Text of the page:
It’s tough to talk about silver linings to an avoidable invasion that killed tens of thousands of Iraqis and created terrible suffering that continues to this day. There are no “positive learning experiences” to be prised from such a horrifying war, or the ensuing destruction of a country and its people. But the same cannot so easily be said of the anti-war protests that mark their tenth anniversary this weekend. On February 15, 2003 up to 30 million people across 800 global cities marched against the Iraq invasion. Much of the media analysis of this mass protest has been of failure, because it didn’t stop the war.
But that’s only a slice of the story.
The rest is right there in the figures – those mobilisations were the largest in history, and such a significant event has inevitably had an impact. It wasn’t just the usual protest types pounding the streets, but a much wider spectrum of society, many of whom were demonstrating for the first time and have been politicised as a result. Significantly in the United Kingdom, the protests signalled the first time that Muslim groups united with other campaigners in a broad, social justice coalition against the war. “We realised that on many of these issues we are not the only voice within society,” says Farooq Murad, general secretary of the Muslim Council of Britain (MCB). “There are many people who may not agree with our beliefs and cultural background, but with whom we can strike common chord on issues of social justice. The alliances that were built at the time are remaining.” Prior to this, such organisations were seen more as dealing with what others on the march might have perceived as “niche” issues such as Kashmir, or the Palestinian cause. But as a consequence of that day, the anti-war movement has made organisations such as MCB more visible, while at the same time creating more and stronger protest groups.
Iraq: After the Americans
And if the protests made people feel powerless – because they were ignored – the experience also made them less gullible about governments. The lies that the British public was sold to support this terrible war were, one by one, exposed and confirmed.
And that all forced open a bigger question: if the British government so blatantly lied over the reasons for going to war in Iraq, what else wasn’t true? “Britain as a whole became more aware, not just about Iraq but the region,” says Sharif Nashashibi, Middle East analyst and founder of Arab Media Watch. “People began to think, ‘Okay, we really are involved in the Middle East, but why are we involved and how?’ That didn’t exist before it was forced upon us by a prime minister [Tony Blair] who was so eager to intervene in Iraq.” By this analysis, Blair’s catastrophic meddling in Iraq has created more public scrutiny over British foreign policy. It’s precisely for this reason that a British government would have a hard time dragging the country into another war in the region. And, arguably, it’s because of Iraq that there is more public awareness over Britain’s role in supporting the Israeli war in Lebanon in 2006, or its assault on Gaza in late 2008. Of course the test now is to extend the scrutiny to other allies in the Middle East – Britain’s support for the Bahraini government, for instance, despite its harsh crackdown of a popular uprising, or relations with Saudi Arabia.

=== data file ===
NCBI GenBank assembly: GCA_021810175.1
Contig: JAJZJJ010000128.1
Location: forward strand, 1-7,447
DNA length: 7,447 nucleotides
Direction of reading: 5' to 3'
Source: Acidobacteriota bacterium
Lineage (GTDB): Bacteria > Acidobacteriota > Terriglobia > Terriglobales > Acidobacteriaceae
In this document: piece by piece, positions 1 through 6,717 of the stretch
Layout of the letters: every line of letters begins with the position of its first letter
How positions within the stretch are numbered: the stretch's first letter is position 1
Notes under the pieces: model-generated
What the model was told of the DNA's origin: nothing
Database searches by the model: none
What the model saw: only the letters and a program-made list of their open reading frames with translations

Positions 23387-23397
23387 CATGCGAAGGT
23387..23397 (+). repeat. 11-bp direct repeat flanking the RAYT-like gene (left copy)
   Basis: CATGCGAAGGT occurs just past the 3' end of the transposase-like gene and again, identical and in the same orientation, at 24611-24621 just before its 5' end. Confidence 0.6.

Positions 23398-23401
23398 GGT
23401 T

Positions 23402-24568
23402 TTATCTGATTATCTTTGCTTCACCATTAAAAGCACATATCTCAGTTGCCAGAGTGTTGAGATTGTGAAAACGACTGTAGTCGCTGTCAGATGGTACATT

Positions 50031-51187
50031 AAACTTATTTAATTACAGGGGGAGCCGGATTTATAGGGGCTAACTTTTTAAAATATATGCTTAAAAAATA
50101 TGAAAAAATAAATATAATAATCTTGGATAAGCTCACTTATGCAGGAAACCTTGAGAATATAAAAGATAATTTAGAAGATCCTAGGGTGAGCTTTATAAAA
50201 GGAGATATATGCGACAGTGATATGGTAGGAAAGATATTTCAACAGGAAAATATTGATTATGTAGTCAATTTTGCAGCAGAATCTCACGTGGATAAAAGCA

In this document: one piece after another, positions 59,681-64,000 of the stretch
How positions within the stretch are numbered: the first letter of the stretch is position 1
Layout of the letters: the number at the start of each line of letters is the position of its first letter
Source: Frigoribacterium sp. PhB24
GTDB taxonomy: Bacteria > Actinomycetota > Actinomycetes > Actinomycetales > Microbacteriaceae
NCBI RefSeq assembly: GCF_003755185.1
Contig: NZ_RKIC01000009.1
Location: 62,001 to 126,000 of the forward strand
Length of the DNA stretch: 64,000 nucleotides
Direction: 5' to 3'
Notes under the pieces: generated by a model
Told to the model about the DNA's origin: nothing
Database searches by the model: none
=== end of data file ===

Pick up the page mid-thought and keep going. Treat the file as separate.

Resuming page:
Meanwhile, there exists a more visible cynicism, a greater capacity to deconstruct the fear-mongering pushed by politicians and media over the supposed war on terror. You could probably, for instance, draw a line from the Iraq war protests to the sarcastic dismissal of attempts by Britain’s far-right English Defence League to stir Islamophobia online. When party leader Tommy Robinson used his Twitter account to bemoan “Creeping Sharia”, he sparked an avalanche of humorous put-downs that played on the hashtag (“Muslamic bloke walked past on tiptoes #creepingsharia” is a good example).
And there’s another powerful consequence of those demonstrations: a link-up with people protesting on streets across the Middle East, who received a picture of popular Western opposition to a war in Iraq.
“The Arab world saw huge, public anger, disquiet and scepticism over Iraq,” says Chris Doyle, director of the Council for Arab-British Understanding. “That’s important, because it would have been far worse, for perceptions of Britain, if it appeared that the entire nation was gung ho and rallying round the troops.” Doyle adds that populations in the Middle East, back then all ruled by dictatorships, can more readily grasp the difference between state and public option. “There is a clear understanding in the Arab world that this war was agenda-driven by Bush and Blair,” says Doyle.
It is protesters’ insistent disconnection between a country’s government and people, the persistent pole-vaulting over divisive rhetoric, that must be the vital legacy of the Iraq war demonstrations. People have consistently proved better than leaders at forging genuine, respectful alliances. And it is when people see each other clearly, across cultures and without the polluting interference of governments, that strong, global social movements can gain momentum and stop deadly invasions taking place again.
Rachel Shabi is a journalist and author of Not the Enemy: Israel’s Jews from Arab lands.
You can follow Rachel Shabi on Twitter @rachshabi